Here we have niaouli honey (New Caledonia; this is a melaleuca native to both NC and Australia also known as tea tree), one of the two honey bears from our neighbor Kristin, orange blossom honey (France), honey from the Pyrenées (also in France; this is a very good, dark honey), the other wedding honey bear, and forest honey (also from New Caledonia).
Here we have palisander honey (a tree from Madagascar most often used to make furniture), coffee honey (from near Sarraméa in New Caledonia, presumably from coffee plants and not with coffee mixed in), honey toutes fleurs ("all flowers," from Madagascar), a bunch of New Zealand honey (rata, or New Zealand Christmas tree, a type of myrtle; tawari, an unusual native angiosperm; two types of bush honey; blue borage, or echium (similar to Pride of Madeira, but this is presumably viper's bugloss); manuka (also called tea tree, but not the same as niaouli/melaleuca, although they're in the same plant family - this is actually a leptospermum); Fijian honey; an interloping jar of artisanal quince preserves from France; Tyrolean chestnut; and more manuka honey packaged in a lovely, over the top French jar from Seresin winery (it's actually from the same producer as the manuka honey - it's just that it costs twice as much!).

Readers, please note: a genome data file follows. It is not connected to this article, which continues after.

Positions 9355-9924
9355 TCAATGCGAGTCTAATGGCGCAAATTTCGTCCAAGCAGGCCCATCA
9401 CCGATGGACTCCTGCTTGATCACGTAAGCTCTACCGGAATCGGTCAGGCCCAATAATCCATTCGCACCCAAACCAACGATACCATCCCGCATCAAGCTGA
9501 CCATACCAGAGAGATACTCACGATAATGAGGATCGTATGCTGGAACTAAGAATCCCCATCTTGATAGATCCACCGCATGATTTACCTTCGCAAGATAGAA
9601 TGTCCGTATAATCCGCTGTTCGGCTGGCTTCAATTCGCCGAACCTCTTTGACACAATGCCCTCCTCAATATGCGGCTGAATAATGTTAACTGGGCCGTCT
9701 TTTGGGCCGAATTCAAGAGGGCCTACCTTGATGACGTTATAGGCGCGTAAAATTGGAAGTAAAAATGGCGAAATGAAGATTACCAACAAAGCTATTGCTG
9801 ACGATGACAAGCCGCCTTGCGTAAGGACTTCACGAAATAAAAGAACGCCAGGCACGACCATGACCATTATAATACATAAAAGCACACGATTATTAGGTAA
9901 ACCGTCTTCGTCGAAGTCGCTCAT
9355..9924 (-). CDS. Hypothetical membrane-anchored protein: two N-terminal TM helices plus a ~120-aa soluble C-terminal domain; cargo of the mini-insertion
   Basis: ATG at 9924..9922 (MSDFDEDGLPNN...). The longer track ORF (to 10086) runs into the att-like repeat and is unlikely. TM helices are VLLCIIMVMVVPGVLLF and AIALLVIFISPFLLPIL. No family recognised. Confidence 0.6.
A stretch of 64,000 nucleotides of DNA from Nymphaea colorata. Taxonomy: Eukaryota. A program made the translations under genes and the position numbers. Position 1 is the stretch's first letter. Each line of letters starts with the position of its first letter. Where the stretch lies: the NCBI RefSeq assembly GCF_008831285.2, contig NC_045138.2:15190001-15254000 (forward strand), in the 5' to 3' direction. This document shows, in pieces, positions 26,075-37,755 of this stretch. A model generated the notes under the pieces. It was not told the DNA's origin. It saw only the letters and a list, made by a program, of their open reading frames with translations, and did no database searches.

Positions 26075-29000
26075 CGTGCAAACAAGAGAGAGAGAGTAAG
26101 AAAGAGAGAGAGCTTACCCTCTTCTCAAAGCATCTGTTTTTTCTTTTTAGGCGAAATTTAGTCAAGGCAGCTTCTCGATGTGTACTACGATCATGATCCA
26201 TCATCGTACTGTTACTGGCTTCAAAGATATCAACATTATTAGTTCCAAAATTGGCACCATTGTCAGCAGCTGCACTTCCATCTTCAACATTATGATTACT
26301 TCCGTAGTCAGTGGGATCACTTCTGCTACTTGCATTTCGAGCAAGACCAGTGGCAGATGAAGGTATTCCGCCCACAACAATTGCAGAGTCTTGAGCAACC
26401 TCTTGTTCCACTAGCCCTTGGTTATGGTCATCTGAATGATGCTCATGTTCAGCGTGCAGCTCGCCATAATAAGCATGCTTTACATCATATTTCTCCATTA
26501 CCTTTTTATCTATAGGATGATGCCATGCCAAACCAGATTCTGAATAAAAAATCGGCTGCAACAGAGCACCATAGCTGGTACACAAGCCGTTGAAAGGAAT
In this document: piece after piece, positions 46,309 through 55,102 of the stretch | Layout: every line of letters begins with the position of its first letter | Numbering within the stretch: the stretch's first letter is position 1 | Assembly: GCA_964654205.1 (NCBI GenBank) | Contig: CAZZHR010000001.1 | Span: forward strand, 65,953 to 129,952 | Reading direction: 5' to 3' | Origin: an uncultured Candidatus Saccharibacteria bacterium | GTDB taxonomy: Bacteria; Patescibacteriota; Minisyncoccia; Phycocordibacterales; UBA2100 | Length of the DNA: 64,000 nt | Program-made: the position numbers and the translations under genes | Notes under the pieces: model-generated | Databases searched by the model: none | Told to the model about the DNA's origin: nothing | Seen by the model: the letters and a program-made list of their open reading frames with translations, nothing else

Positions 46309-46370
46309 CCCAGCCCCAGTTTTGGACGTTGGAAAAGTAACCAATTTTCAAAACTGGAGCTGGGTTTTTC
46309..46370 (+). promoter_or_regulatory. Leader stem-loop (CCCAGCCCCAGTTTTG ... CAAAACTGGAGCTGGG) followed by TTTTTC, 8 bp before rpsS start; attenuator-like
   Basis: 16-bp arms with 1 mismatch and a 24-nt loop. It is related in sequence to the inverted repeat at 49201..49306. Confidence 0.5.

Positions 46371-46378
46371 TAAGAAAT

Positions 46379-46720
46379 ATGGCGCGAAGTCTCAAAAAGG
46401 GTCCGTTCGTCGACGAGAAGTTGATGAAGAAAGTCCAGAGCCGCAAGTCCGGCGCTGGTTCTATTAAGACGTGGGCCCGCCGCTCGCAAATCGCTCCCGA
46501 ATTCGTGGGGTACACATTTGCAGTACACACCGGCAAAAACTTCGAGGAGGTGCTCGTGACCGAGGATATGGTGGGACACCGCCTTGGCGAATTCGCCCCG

All of this over the top honey notwithstanding, my favorites are still French lavender and sunflower honey, both of which were eaten long before I've moved on to any of these things. La Maison du Miel in Paris does these things well an inexpensively; they also had something called miel de garrigue that was phenomenally good. Of these honeys, I'm currently working on the honey from the Pyrénees, which is almost gone; once it is, I'll probably move on to something a little less strong (the chestnut honey is delicious, but so pungent I rarely choose it for breakfast).
By the way, the best honey delivery system I've found in San Diego is Trader Joe's honey wheat bread, toasted, with Irish butter. This will have to do until I find a place that bakes decent baguettes, at least. :)